When not playing Lewis Hamilton, the E 63 S is a lovely cruiser and commuter, just like its more mellow siblings. The interior features high-quality leather, metal and wood trimmings. The ambient lighting is flashy. The dual 12.3-inch screens are bright and sharp. The only weak points are slightly tight leg and knee room for front and rear passengers, and as we noted in the full E 450 first drive, the touch pad and touch-sensitive steering wheel controls require too much concentration and dexterity to operate such a densely feature-packed infotainment system.
Of course, one of the other attractive things about the E 63 S is that you can get this wagon variant of it, which adds loads of cargo space to the loads of horsepower. It has more than 20 more cubic feet of space behind the rear seats compared to the sedan, for a total of 35. Fold down the rear seats and that space expands to 64 cubic feet. In fact, the space behind the rear seat is even bigger than the 33.3 cubic feet of the GLE 63 S. That crossover does have more space with the seats down at 74.9 but most of that is space up high. The E 63 S wagon is also more efficient than the GLE 63 S (19 mpg combined versus 16), cheaper ($113,500 versus $114,945), and since its lighter and lower, will almost assuredly be the better vehicle to drive. The choice seems pretty obvious to us.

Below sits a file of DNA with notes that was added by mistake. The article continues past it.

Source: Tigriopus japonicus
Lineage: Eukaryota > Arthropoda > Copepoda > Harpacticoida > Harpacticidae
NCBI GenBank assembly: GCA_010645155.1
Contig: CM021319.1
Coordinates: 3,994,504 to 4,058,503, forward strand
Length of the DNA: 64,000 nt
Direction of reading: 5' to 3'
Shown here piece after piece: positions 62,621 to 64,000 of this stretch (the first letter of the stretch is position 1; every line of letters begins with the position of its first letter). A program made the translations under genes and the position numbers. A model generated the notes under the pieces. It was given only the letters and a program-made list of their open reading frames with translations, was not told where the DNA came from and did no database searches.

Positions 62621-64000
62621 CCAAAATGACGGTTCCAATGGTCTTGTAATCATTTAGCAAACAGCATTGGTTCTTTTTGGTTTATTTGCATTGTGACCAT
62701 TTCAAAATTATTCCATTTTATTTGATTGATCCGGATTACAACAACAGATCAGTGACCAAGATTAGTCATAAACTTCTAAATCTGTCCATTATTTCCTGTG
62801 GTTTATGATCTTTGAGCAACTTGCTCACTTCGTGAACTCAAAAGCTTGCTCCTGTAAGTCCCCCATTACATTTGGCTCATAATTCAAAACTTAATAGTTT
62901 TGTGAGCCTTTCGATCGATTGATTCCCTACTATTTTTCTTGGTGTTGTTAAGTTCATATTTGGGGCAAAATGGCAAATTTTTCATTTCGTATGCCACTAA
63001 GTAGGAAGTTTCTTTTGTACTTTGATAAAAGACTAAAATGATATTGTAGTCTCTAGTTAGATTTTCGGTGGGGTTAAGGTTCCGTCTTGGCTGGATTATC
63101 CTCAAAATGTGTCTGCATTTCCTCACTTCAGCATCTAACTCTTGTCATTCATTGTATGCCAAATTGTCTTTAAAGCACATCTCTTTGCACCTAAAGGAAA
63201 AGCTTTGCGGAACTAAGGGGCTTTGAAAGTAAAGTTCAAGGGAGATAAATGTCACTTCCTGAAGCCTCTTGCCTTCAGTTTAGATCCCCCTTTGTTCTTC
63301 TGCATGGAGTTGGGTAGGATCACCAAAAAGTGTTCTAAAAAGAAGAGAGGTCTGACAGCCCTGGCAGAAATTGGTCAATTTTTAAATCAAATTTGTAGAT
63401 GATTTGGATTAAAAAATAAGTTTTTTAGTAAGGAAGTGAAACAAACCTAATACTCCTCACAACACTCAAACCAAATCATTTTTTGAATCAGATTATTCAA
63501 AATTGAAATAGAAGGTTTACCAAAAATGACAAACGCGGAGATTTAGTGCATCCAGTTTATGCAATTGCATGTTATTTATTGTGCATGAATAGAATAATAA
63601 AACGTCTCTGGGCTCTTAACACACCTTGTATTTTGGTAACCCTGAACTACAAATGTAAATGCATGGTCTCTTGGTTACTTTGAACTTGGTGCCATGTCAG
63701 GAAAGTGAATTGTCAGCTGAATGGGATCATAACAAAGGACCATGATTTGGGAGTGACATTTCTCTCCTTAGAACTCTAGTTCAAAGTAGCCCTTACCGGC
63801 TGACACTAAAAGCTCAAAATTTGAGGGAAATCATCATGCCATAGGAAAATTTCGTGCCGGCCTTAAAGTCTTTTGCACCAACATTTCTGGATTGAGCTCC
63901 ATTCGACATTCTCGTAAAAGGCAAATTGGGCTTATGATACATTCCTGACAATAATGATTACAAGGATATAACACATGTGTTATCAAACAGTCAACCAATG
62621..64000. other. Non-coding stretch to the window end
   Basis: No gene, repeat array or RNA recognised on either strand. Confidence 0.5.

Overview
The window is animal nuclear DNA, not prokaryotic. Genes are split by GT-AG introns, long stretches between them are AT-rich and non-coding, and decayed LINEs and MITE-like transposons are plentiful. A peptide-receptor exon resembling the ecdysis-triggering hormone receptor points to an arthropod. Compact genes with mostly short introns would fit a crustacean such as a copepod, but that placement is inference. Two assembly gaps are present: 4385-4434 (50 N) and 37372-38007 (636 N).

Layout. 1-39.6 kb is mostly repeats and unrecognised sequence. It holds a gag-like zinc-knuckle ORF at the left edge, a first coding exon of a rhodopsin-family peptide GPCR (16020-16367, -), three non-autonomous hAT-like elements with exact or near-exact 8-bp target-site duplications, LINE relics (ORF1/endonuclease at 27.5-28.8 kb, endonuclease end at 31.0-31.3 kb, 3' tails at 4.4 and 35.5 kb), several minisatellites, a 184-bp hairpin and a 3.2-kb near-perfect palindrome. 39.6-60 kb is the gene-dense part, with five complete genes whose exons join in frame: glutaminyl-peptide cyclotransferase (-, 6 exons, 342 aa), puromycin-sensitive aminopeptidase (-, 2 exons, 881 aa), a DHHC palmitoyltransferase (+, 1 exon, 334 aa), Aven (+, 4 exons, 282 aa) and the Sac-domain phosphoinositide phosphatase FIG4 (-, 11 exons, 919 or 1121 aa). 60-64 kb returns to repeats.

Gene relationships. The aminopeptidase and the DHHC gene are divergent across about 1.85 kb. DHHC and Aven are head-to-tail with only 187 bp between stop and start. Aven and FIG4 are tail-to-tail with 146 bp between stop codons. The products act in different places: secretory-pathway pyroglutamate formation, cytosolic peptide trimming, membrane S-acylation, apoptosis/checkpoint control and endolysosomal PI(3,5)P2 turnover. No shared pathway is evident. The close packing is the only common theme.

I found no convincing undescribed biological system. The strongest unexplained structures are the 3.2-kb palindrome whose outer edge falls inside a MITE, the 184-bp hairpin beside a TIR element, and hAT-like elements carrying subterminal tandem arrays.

The E 63 S compares favorably to the competition outside of the brand, too. Especially the wagon, which has only one true competitor: the Audi RS 6 Avant. We haven’t driven it yet, but at least on paper, the Mercedes is more powerful, faster though it costs about $3,000 more than the Audi. Depending on how different the cars drive, picking between the two will come down to how much you value the extra performance, and what your style preference is. The Audi looks more aggressive from the outside, and has a more technological, minimalist interior design. Expanding the competition to fast sedans brings the BMW M5 into the mix. It’s the power king in Competition trim, but has less torque than the Mercedes or the Audi in both versions. The base M5 undercuts even the E 63 S sedan, and the M5 Competition slides in between the two body styles. But the M5’s drab interior and lackluster daily driving experience make it a less appealing overall package than the Mercedes.
So the Mercedes-AMG E 63 S hasn’t really changed. So what? It’s still a riotous monster that will be a peaceful commuter when you need it, too, and in wagon form, it will help you move a couch. It’s one of the best all-around cars you can buy.